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Annu Rev Virol. 2019 Sep 29;6(1):141-160. doi: 10.1146/annurev-virology-092818-015819. Epub 2019 Jul 23.

Portal Protein: The Orchestrator of Capsid Assembly for the dsDNA Tailed Bacteriophages and Herpesviruses.

Author information

1
Department of Molecular and Cell Biology, University of Connecticut, Storrs, Connecticut 06269, USA; email: Carolyn.teschke@uconn.edu.
2
Department of Biochemistry and Molecular Biology, Thomas Jefferson University, Philadelphia, Pennsylvania 19107, USA.
3
Department of Chemistry, University of Connecticut, Storrs, Connecticut 06269, USA.

Abstract

Tailed, double-stranded DNA bacteriophages provide a well-characterized model system for the study of viral assembly, especially for herpesviruses and adenoviruses. A wealth of genetic, structural, and biochemical work has allowed for the development of assembly models and an understanding of the DNA packaging process. The portal complex is an essential player in all aspects of bacteriophage and herpesvirus assembly. Despite having low sequence similarity, portal structures across bacteriophages share the portal fold and maintain a conserved function. Due to their dynamic role, portal proteins are surprisingly plastic, and their conformations change for each stage of assembly. Because the maturation process is dependent on the portal protein, researchers have been working to validate this protein as a potential antiviral drug target. Here we review recent work on the role of portal complexes in capsid assembly, including DNA packaging, as well as portal ring assembly and incorporation and analysis of portal structures.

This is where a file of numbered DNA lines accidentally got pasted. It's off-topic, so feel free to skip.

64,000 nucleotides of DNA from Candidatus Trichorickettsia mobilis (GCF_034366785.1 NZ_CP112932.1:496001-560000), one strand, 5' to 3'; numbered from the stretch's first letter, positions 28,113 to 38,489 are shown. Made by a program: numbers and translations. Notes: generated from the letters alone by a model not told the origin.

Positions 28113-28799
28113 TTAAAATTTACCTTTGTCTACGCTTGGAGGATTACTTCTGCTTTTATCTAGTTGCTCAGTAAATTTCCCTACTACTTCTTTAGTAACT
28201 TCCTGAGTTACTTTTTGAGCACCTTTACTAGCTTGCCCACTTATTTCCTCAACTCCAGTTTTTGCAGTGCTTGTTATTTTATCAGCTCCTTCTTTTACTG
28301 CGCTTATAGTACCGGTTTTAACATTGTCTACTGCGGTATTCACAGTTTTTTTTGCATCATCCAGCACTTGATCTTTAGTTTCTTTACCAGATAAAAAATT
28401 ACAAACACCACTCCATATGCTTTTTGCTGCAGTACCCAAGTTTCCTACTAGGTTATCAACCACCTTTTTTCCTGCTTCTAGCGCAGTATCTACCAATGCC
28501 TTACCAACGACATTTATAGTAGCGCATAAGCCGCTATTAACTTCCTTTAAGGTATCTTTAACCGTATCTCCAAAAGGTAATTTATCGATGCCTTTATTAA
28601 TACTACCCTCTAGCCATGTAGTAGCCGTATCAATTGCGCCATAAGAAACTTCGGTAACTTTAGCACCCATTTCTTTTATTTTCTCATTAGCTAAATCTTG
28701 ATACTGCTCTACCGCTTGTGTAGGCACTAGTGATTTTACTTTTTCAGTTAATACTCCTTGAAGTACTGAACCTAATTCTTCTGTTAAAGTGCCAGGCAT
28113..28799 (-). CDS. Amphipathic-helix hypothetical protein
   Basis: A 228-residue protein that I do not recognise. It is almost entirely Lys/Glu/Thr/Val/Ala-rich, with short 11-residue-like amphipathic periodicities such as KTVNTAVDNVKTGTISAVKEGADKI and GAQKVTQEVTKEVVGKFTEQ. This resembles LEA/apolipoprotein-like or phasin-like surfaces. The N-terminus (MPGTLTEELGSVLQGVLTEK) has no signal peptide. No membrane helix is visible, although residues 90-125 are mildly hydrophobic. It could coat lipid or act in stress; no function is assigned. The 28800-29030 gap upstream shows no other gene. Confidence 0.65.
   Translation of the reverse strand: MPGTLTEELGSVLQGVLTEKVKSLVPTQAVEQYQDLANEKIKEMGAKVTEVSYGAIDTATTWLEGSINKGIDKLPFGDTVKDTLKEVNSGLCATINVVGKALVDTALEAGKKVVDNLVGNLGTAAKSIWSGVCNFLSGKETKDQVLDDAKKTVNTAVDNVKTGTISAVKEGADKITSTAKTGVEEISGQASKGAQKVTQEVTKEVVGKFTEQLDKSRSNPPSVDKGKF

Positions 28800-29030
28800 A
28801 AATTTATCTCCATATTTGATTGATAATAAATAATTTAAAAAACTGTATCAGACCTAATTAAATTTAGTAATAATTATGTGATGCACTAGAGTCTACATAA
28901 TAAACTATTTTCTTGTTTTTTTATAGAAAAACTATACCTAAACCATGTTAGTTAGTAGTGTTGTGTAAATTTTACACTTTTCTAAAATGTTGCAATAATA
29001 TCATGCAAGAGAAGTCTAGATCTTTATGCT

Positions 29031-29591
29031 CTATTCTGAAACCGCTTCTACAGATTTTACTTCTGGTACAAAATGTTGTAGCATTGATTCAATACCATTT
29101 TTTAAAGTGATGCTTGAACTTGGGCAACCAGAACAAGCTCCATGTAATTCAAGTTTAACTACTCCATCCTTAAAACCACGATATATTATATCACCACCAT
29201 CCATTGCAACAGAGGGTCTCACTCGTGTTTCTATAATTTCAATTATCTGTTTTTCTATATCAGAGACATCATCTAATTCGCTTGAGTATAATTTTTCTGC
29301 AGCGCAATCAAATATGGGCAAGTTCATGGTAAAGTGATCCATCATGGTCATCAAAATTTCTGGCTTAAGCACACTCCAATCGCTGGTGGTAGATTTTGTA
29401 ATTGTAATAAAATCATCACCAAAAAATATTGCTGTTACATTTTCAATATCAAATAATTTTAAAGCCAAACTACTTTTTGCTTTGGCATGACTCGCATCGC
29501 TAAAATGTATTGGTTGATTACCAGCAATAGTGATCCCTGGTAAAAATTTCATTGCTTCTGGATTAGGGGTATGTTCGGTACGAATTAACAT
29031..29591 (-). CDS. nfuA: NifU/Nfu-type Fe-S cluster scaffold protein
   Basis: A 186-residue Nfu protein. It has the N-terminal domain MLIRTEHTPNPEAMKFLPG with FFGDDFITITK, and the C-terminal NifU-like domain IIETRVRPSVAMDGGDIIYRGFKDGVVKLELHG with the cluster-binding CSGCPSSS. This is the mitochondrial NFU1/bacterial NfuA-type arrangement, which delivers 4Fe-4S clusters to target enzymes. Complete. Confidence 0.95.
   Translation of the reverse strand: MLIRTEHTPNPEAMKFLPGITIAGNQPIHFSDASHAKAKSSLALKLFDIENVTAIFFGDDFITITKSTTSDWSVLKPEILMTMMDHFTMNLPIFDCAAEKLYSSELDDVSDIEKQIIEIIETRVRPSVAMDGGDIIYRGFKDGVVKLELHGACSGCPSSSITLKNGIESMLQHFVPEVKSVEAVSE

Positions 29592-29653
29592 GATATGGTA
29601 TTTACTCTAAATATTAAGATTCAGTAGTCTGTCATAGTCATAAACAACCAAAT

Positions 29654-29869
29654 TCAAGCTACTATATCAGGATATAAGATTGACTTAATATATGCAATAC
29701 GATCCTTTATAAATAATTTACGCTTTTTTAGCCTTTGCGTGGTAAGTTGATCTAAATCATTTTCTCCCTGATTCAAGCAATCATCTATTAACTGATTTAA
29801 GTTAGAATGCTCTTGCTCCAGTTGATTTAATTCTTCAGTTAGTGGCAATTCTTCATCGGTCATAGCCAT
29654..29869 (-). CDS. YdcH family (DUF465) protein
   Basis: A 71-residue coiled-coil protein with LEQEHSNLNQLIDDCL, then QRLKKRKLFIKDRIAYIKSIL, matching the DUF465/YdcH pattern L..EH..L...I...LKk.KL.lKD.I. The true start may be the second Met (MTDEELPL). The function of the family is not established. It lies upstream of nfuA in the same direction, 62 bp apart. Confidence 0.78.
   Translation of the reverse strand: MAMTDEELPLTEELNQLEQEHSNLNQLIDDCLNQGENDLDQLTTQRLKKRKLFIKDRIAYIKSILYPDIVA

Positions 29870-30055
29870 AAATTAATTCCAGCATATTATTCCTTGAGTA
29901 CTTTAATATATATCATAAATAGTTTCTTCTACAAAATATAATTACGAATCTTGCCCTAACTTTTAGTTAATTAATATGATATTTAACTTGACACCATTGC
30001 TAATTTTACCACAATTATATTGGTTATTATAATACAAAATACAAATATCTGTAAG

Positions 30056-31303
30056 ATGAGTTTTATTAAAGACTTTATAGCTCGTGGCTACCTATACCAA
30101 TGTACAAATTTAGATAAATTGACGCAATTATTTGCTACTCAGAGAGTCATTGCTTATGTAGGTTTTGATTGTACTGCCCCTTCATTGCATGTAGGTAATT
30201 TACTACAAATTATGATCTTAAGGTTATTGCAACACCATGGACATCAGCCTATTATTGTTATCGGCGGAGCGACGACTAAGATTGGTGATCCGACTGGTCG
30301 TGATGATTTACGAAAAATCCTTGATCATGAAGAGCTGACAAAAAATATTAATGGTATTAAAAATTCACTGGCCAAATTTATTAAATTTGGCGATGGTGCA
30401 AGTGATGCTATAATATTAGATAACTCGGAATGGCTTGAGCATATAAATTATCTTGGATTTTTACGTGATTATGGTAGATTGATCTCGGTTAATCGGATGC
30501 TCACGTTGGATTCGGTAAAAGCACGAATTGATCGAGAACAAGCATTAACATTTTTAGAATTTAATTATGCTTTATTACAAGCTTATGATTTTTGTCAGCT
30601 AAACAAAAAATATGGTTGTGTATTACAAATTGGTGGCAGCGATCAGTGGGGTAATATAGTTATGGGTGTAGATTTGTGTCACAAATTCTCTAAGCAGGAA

KEYWORDS:

DNA packaging; bacteriophage assembly; portal fold; virus assembly

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